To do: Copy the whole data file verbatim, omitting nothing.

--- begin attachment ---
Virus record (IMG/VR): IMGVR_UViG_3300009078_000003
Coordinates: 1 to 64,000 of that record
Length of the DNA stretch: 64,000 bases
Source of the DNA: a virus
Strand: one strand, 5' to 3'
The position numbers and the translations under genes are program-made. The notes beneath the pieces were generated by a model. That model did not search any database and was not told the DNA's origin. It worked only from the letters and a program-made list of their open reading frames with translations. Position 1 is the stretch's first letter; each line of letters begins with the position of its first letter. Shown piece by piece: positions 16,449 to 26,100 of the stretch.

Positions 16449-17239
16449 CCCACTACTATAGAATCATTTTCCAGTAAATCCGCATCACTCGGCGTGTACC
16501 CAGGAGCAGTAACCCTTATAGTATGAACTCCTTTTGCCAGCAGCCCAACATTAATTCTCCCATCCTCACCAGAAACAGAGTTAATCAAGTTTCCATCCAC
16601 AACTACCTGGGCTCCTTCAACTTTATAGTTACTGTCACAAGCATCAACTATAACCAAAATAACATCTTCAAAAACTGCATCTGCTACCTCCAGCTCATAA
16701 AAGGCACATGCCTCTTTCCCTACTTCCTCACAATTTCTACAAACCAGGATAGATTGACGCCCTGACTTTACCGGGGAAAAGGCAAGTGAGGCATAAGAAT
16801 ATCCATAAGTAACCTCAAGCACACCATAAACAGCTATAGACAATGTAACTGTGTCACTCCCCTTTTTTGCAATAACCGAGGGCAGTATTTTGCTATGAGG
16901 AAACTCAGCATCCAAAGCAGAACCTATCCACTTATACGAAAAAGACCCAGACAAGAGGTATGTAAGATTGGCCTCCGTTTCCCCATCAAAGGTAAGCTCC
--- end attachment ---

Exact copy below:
Virus record (IMG/VR): IMGVR_UViG_3300009078_000003
Coordinates: 1 to 64,000 of that record
Length of the DNA stretch: 64,000 bases
Source of the DNA: a virus
Strand: one strand, 5' to 3'
The position numbers and the translations under genes are program-made. The notes beneath the pieces were generated by a model. That model did not search any database and was not told the DNA's origin. It worked only from the letters and a program-made list of their open reading frames with translations. Position 1 is the stretch's first letter; each line of letters begins with the position of its first letter. Shown piece by piece: positions 16,449 to 26,100 of the stretch.

Positions 16449-17239
16449 CCCACTACTATAGAATCATTTTCCAGTAAATCCGCATCACTCGGCGTGTACC
16501 CAGGAGCAGTAACCCTTATAGTATGAACTCCTTTTGCCAGCAGCCCAACATTAATTCTCCCATCCTCACCAGAAACAGAGTTAATCAAGTTTCCATCCAC
16601 AACTACCTGGGCTCCTTCAACTTTATAGTTACTGTCACAAGCATCAACTATAACCAAAATAACATCTTCAAAAACTGCATCTGCTACCTCCAGCTCATAA
16701 AAGGCACATGCCTCTTTCCCTACTTCCTCACAATTTCTACAAACCAGGATAGATTGACGCCCTGACTTTACCGGGGAAAAGGCAAGTGAGGCATAAGAAT
16801 ATCCATAAGTAACCTCAAGCACACCATAAACAGCTATAGACAATGTAACTGTGTCACTCCCCTTTTTTGCAATAACCGAGGGCAGTATTTTGCTATGAGG
16901 AAACTCAGCATCCAAAGCAGAACCTATCCACTTATACGAAAAAGACCCAGACAAGAGGTATGTAAGATTGGCCTCCGTTTCCCCATCAAAGGTAAGCTCC